It was 1987, when I was lucky to live in a big city with two import records shops, where on daily basis I was snooping around to grab as quick as I could potentially new arrivals.
That day I was immediately attracted by that cover with a picture of a football player on a green background, a red shirt, long hair and sideburns, like a muddy hippy at the Glastonbury festival in a Manchester United shirt, I knew him he was the crazy George Best! As a Liverpool fan I was fond of English football, I had a close look, mmm The Wedding Present?, I had vaguely read about them but it didn’t matter; I was hooked.
From that magic moment The Wedding Present are like my best friend, I could’t listen to them for months, but when I needed to listen to some essential indie music, with witty lyrics and noisy guitars, or I had to fill a playlist or think about my favourite ever indie songs ‘Everyone Thinks He Looks Daft’, ‘My favourite Dress’ are always there.
Over the years the band has never been afraid to re-invent itself and to challenge its fans, and tomorrow will be releasing its ninth album titled ‘Going, Going…’ (North America, Happy Happy Birthday to Me Records), an ambitious experimental music/video concept of twenty linked tracks, each one accompanied with a beautiful film.
Once again the fans, and hopefully many young ones, will be bewildered at first but completely satisfied and seduced at the end. After all The Wedding Present are like our most faithful best friend: they will never fail us. David Gedge, the core of the band provides the answers to our questions.
My relationship with your band started because of that George Best cover; I’m sure I’m not the only one to be snared by it or to ask you why you decided on that particular cover? Were you able to easily put a Billy Bremner picture on it or was this for what Best symbolized?
I’m often asked why I chose ‘George Best’ to be the title. This happens mostly whenever we play in Leeds because people can’t understand why the Leeds-born leader of a Leeds-born group would choose a Manchester United player for their record sleeve!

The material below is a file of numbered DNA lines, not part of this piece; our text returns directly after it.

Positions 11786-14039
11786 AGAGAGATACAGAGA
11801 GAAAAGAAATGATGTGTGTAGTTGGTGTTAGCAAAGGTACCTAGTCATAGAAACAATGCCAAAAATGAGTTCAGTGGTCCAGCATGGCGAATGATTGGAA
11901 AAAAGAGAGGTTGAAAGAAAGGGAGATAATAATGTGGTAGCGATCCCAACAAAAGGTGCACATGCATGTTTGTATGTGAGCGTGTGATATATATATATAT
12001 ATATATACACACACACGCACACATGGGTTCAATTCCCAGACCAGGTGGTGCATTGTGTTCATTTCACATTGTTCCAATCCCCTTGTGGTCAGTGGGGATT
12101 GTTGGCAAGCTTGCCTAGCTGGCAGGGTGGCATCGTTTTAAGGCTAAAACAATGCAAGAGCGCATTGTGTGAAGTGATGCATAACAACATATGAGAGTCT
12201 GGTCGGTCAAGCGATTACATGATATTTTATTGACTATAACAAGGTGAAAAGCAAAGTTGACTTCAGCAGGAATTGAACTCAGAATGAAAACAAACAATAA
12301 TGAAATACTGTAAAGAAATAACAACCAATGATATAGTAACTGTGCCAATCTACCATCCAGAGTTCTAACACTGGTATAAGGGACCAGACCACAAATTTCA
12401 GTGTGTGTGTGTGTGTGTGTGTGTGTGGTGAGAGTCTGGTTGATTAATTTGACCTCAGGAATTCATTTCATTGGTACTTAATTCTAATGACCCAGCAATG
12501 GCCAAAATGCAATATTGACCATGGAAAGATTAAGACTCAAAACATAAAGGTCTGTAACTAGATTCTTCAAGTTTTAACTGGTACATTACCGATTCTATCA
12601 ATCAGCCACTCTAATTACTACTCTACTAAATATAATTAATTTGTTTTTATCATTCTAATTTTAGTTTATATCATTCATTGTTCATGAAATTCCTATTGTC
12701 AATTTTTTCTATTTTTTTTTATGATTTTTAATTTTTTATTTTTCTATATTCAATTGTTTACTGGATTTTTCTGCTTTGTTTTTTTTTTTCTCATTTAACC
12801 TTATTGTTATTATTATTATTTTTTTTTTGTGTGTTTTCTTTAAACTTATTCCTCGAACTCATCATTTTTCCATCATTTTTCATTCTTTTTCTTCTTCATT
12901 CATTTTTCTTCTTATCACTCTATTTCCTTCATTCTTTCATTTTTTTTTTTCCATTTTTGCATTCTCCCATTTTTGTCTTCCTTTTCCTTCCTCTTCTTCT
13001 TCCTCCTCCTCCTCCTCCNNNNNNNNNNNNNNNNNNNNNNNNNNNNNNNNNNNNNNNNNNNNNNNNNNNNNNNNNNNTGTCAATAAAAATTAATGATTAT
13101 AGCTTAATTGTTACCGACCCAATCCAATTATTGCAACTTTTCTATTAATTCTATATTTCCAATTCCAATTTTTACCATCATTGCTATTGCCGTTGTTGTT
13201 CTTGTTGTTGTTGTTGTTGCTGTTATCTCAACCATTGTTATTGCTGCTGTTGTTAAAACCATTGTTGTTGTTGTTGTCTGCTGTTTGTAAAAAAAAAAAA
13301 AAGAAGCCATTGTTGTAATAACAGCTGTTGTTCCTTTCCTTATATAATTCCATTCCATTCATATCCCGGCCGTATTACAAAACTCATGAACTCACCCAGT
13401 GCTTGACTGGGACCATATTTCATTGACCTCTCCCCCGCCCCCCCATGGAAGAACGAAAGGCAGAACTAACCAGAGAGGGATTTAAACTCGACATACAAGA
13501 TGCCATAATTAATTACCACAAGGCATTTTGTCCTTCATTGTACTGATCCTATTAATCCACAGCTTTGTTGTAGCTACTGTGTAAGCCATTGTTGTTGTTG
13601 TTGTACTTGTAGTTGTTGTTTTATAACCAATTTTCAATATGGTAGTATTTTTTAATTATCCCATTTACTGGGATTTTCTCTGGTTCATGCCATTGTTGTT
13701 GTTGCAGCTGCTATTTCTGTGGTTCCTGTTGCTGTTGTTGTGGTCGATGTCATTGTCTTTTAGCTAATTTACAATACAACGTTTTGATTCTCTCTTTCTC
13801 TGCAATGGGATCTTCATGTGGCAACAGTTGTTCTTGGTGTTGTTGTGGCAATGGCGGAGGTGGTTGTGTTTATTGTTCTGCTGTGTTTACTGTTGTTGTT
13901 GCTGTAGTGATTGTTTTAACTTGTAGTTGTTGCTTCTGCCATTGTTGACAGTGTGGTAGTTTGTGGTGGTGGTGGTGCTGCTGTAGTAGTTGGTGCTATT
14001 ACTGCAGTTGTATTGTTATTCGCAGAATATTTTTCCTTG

Well… firstly, I just thought it was a fantastic name for an album! The words ‘George Best’ somehow looked and sounded great to me. Secondly, I actually support Manchester United so being able to put a picture of him on our sleeve made me happy, of course. I became a United fan when I was growing up in Manchester but my father’s from Leeds and my mother’s from Manchester so I have a fondness for both cities. This causes consternation in the football world [and with those Leeds-based Wedding Present fans] because of the bitter rivalry between the two Uniteds.
But, more than this, George Best was always something of an icon to me. I grew up in the 60s and 70s when he was the star of a brilliant team in a glamorous era… and it was really fantastic being a United fan when George was playing.
I think I was also attracted to the fact that he was just so… ‘cool’! There was an endless parade of pictures of him in trendy nightclubs, hanging out with The Beatles, dressed in the latest fashions…
And, of course, I admired his rebellious nature… his notoriety… and the fact that he often refused to play by the rules. That look of his… the beard, the long hair… the shirt hanging outside of the shorts when everybody else’s was tucked in. In fact, in an age where the dreadfulness of footballers’ haircuts was legendary, George had the only really cool one. Trendy, insubordinate, irresponsible… he was the wild man of the game and I used to love it when he’d get into trouble for not turning up for practices because he’d been out late with a Miss World the previous night. For a growing lad, to see someone flouting the rules like that was, of course, very inspiring.
I’ve recently interviewed Tom Greenhalgh from Mekons, another legendary long-lasting band from Leeds. Many 80’s unforgettable bands, all with a strong independent DIY attitude, are still in the game, among which are Leeds bands Gang of Four, The Sisters Of Mercy and Red Lorry Yellow Lorry. What do you think – is Rock and Roll an old man’s game now? In the 80’s it would have seemed obscene thinking about a 60 year old still playing rock ’n’ roll, but now just the dead or the insane ones are not doing it. What’s your opinion about that?